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Ericsson Announces Export of 5G-Ready Telecom Equipment

Ericsson also partnered with Bharti Airtel (Airtel) to showcase the power of 5G network by demonstrating Beyond Visual Line of Sight (BVLOS) drone operations

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Ericsson rolls out export of 5G-ready telecom equipment. Flickr

In line with the “Make in India” programme, Swedish communication services giant Ericsson on Thursday commenced the export of 5G-ready telecom equipment from its manufacturing facility in Pune, Maharashtra, to markets in Southeast Asia.

The initial shipments consisting of Ericsson’s 5G-ready radio base stations and microwave equipment for 2G, 3G and 4G technologies have been delivered to Indonesia, Singapore and Thailand, the company announced at the India Mobile Congress 2018, here.

Ericsson is looking to add more Southeast Asian markets to its list of countries to which its facility in India exports products from the Ericsson Radio System portfolio.

“Ericsson has been in India for well over 100 years and we were the first company to start manufacturing telecom equipment in the country in 1994. Our state-of-the-art facility will continue to cater to the domestic market even as we commence exports to other markets in Southeast Asia,” Nunzio Mirtillo, Head of Ericsson South East Asia, Oceania and India, said in a statement.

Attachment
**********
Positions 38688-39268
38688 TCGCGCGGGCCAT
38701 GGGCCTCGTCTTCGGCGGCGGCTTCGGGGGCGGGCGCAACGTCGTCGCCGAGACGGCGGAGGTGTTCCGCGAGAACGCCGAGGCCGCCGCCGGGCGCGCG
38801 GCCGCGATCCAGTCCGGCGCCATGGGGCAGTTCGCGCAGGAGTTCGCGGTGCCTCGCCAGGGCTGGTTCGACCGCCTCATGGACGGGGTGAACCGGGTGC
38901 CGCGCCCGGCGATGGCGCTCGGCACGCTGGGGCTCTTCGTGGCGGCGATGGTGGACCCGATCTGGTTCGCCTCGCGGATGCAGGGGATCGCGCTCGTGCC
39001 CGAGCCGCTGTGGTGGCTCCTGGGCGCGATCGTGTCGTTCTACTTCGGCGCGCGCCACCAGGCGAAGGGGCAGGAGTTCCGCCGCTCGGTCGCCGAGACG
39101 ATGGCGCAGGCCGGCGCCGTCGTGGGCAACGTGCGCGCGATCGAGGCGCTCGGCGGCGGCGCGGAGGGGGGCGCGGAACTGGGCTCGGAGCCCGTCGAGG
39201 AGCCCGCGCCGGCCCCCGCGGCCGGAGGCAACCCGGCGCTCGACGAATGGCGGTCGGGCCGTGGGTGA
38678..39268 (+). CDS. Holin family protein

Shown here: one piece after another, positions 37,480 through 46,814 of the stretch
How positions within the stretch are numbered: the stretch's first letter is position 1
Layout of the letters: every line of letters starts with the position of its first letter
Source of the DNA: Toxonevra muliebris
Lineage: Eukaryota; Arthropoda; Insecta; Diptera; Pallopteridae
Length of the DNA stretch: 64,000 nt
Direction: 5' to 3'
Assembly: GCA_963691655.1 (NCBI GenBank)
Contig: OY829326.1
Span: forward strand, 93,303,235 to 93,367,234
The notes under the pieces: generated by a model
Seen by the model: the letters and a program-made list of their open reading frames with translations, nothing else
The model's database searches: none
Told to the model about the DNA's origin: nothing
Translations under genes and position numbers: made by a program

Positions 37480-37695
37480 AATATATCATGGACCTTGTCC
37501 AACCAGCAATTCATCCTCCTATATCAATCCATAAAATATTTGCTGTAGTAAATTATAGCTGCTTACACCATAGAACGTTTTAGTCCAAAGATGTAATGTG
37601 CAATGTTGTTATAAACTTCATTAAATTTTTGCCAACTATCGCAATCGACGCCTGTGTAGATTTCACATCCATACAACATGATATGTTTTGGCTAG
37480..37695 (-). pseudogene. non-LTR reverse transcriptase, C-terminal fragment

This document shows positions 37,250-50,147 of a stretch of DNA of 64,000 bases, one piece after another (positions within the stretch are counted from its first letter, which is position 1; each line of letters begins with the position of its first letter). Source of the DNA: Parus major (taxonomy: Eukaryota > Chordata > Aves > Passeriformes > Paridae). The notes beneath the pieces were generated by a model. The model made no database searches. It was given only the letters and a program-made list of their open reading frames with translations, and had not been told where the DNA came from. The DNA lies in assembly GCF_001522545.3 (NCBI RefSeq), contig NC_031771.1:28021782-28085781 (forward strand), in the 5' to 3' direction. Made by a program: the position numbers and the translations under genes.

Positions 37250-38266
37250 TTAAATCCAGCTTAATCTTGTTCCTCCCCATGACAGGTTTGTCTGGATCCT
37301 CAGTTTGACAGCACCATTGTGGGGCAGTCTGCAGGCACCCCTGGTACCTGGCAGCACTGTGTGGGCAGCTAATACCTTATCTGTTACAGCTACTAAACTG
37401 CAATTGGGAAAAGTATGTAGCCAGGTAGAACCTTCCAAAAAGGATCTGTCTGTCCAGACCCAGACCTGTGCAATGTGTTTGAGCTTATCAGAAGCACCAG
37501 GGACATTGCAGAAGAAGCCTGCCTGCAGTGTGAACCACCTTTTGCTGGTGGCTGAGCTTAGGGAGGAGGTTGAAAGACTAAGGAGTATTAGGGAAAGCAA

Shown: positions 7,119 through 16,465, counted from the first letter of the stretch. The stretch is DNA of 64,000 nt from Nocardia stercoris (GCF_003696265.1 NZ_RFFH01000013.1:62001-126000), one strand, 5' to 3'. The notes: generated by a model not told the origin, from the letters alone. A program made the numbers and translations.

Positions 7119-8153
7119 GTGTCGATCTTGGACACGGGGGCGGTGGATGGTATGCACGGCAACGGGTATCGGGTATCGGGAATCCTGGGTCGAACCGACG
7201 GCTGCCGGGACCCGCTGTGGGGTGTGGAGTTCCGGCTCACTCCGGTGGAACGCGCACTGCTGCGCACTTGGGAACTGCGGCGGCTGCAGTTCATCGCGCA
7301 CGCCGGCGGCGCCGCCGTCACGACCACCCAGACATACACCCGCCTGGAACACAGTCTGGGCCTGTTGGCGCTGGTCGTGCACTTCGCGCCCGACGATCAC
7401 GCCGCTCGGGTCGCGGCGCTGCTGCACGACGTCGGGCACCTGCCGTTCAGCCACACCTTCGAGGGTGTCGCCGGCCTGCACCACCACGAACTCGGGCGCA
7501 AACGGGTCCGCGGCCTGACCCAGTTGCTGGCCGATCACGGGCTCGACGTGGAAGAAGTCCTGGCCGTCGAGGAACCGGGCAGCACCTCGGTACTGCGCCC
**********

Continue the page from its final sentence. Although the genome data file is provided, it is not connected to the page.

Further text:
In 2016, Ericsson had set up a manufacturing facility in Chakan, Pune, with an initial investment of $20 million.

Ericsson
Ericsson.

This facility has been catering to the domestic demand so far and the company plans to ramp up capacity once the export volumes pick up.

Ericsson also partnered with Bharti Airtel (Airtel) to showcase the power of 5G network by demonstrating Beyond Visual Line of Sight (BVLOS) drone operations.

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The use cases leveraged the high bandwidth and the ultra-low latency of the 5G network to showcase mission-critical applications such as disaster response and monitoring, emergency delivery services and remote surveillance made possible through drones, the company said.

“5G networks have the potential to truly transform lives. As part of our endeavour to leverage technology that truly adds value to our lives and the society, we are pleased to demonstrate this powerful use case,” said Randeep Sekhon, CTO – Bharti Airtel, in the statement. (IANS)